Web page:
Tag Archives: contemporary life in UK

Review of Vowed – Book 2 of The Blackhart Legacy series by Liz de Jager

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I thoroughly enjoyed the first book in this urban fantasy series about a family with particular skills who have appointed themselves as guardians to protect humanity from the beings of the Otherworld who make their way into our dimension and cause havoc – see my review of Banished here. Would the second book manage to match the entertaining start to this series?

Kit Blackhart must investigate why children are disappearing from a London estate. However, their parents, police and fae allies claim to know nothing. And as yet more children disappear, the pressure mounts. Luckily, or unluckily, government trainee Dante Alexander is helping Kit with the case. Yet just as her feelings towards him begin to thaw, his life falls apart. As Kit struggles to unravel his problems and dangerous secrets, she meets fae Prince Thorn in her dreams – but their relationship is utterly forbidden.

vowedI immediately caught up with what was going on in Kit’s world, with the strong first person narrative that bounces off the page. Kit’s character is well portrayed and is completely convincing as a strong, opinionated teenager who has had a tough time. It’s a balancing act – too much misery and angst and the pacing would be compromised, while too much action without any consideration of what’s been going on would give Kit all the depth of a pavement puddle. It’s a trickier task to accomplish than de Jager makes it look, as I liked Kit’s moments of introspection.

There are a few scenes where the first person narration is interrupted by third-person viewpoint episodes featuring Thorn, the fae prince who featured in the first book. As Kit’s personality is so strongly established throughout the book, I didn’t find these sections jarring, and was interested to see what is going on with him. As in the first book, I had made some assumptions as to where the storyline would go – only to suddenly find it had peeled off into quite another direction. This certainly was the case with Kit’s investigative partner, Dante, who suddenly finds himself facing a sudden challenge while trying to track down the missing children, that is going to have some long-term ramifications. I am hoping that his relationship with Kit isn’t going to develop into the dreaded triangle, as so far I’ve enjoyed their partnership and would prefer it to stay platonic.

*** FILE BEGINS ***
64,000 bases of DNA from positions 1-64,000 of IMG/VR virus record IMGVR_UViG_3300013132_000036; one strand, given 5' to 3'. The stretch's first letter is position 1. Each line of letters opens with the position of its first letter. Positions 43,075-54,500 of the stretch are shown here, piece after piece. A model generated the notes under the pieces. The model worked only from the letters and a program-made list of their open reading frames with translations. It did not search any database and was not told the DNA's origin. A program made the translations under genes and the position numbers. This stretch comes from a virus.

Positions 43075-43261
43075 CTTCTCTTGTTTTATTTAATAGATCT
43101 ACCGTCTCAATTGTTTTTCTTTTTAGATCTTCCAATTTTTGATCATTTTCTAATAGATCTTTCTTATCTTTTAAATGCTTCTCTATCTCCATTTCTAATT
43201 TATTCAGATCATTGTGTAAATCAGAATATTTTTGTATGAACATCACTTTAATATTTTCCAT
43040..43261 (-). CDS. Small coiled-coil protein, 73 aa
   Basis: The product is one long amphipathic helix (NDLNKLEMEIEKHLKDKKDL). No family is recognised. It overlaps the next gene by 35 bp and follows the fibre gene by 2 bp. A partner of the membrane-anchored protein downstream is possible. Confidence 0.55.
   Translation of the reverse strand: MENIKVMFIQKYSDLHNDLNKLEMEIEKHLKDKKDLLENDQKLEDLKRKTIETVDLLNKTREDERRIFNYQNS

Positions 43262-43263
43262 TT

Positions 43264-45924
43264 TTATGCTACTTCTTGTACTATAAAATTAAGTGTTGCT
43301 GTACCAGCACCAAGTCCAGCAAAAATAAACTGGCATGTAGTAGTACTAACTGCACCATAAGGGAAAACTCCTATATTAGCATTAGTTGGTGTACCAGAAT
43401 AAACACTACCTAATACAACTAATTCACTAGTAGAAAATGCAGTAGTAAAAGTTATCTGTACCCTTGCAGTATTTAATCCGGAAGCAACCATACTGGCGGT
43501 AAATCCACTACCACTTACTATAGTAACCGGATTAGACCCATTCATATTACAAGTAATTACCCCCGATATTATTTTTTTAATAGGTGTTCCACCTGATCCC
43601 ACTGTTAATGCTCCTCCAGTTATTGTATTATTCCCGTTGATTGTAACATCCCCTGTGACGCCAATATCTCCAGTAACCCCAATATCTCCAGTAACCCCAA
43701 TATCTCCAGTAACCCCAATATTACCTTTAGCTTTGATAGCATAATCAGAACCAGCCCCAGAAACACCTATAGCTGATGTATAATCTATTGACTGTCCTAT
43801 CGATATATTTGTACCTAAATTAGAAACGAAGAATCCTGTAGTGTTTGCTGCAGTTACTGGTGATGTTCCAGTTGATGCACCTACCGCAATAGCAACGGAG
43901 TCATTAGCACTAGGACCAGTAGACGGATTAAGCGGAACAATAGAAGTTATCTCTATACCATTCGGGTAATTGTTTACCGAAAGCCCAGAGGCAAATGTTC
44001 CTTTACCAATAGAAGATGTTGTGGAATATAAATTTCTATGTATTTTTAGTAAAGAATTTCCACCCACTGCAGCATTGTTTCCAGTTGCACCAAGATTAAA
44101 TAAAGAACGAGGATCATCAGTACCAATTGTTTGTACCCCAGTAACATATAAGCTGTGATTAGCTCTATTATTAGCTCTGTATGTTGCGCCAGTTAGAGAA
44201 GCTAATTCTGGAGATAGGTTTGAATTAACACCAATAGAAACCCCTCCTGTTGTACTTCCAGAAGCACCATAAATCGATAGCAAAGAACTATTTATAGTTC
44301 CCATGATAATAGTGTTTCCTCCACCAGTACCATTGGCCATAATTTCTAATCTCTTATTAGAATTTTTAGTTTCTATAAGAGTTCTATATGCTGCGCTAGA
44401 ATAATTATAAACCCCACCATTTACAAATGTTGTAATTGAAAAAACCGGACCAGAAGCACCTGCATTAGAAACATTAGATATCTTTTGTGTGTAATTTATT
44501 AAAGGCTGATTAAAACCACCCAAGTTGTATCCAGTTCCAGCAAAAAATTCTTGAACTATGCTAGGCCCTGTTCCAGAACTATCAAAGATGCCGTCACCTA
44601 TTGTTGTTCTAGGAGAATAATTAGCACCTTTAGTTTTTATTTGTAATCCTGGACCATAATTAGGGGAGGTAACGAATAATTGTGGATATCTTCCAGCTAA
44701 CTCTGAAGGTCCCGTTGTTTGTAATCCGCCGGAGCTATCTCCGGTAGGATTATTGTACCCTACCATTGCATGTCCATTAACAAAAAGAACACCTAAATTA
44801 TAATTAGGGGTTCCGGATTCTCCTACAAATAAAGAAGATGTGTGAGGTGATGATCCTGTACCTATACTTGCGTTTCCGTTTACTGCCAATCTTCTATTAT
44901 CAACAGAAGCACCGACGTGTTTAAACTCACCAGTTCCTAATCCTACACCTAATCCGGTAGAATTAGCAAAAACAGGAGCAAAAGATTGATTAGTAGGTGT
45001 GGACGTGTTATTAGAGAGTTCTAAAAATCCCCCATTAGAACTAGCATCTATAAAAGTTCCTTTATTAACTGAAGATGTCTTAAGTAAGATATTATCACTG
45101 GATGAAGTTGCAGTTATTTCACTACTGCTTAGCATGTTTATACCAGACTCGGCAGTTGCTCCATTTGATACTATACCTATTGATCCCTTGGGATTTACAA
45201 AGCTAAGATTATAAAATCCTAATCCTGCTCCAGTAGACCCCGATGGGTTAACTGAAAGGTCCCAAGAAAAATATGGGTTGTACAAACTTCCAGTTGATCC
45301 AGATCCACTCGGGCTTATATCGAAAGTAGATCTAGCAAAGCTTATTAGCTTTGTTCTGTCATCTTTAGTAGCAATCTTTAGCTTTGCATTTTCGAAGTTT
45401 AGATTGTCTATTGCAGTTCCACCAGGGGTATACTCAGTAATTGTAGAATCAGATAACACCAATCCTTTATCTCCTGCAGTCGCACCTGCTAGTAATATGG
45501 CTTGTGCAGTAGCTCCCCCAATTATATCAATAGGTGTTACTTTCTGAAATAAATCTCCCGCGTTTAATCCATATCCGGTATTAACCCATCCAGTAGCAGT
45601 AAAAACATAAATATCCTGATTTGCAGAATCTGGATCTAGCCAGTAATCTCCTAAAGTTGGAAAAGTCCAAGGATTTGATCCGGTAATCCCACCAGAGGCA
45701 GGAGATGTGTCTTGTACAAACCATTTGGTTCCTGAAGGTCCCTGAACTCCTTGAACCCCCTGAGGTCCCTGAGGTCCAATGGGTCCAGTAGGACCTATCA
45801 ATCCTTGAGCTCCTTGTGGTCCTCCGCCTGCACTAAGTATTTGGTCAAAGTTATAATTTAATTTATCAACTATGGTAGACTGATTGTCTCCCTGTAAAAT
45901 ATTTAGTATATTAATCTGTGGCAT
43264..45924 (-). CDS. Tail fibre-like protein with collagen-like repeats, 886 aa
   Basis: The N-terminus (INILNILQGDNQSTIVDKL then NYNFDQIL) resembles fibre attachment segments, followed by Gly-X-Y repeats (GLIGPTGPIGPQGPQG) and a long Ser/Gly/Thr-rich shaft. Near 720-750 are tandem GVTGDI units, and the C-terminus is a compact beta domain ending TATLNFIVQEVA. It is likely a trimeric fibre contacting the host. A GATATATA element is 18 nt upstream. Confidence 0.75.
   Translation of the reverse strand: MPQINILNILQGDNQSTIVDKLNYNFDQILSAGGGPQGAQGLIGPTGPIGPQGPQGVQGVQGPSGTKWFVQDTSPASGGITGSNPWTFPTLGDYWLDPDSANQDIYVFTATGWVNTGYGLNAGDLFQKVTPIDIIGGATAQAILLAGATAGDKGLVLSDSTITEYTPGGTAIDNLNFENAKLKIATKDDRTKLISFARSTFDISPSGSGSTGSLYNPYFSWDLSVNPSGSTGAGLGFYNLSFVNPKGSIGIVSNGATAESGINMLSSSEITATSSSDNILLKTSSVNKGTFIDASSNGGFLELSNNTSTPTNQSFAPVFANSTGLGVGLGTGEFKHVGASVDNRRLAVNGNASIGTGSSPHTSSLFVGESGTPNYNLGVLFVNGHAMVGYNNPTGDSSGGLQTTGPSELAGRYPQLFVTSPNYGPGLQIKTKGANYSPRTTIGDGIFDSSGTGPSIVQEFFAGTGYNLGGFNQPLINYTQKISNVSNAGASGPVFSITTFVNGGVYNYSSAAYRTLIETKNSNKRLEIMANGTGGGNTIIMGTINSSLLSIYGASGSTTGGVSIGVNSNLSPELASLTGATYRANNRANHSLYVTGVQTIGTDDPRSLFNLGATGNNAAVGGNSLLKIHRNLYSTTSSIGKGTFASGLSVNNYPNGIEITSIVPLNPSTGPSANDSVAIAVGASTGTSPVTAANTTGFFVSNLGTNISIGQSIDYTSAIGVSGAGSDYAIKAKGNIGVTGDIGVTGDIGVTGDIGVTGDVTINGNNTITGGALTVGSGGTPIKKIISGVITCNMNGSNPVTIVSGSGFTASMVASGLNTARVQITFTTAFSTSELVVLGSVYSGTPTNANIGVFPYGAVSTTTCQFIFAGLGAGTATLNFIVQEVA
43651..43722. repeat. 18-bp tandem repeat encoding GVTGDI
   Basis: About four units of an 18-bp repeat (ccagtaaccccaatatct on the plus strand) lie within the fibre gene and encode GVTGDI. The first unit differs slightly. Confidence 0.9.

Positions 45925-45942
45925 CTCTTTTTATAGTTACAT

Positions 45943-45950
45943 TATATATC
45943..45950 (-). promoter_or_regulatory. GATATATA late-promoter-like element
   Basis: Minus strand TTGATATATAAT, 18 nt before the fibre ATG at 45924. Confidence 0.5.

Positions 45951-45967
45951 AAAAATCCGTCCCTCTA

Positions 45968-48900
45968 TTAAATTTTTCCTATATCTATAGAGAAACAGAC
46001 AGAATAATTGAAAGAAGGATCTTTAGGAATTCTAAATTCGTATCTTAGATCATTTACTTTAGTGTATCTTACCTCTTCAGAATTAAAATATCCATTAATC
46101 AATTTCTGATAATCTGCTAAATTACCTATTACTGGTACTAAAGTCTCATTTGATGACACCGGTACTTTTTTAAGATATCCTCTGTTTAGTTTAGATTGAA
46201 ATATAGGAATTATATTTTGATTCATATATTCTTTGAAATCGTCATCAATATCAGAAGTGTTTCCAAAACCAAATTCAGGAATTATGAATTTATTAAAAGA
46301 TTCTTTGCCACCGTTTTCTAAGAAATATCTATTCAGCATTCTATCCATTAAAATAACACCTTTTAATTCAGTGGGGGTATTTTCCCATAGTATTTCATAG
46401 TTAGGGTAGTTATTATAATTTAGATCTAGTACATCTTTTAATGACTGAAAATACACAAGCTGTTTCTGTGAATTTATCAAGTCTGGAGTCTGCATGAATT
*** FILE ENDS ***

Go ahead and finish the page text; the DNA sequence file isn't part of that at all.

I also very much like the dynamic of Kit’s role within a large, extended family which she doesn’t know very well. While there are times when she enjoys being part of the Blackhart clan, it isn’t all hearts and flowers finding yourself in the middle of a large family. I also very much liked the fact that Kit at times really misses her nan. Far too often within this sub-genre, people die in one book where there is a short grieving section – and then for the rest of the series, the dead character is barely mentioned again.

As for the ending – well… I didn’t see that one coming! However, I thought the case was going to be resolved, the conclusion was quite unexpected and thought-provoking. This gives the series real impetus – and I’m now keen to get hold of the third book, Judged, and find out what happens next.
9/10

Review of The One Plus One by Jojo Moyes

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One of my students recommended this author, knowing that I am allergic to plain romance – and I absolutely loved The Girl You Left Behind – see my review here. So when I saw this offering on the library shelves, it was a no-brainer that I’d add it to the teetering piles of books by the bed.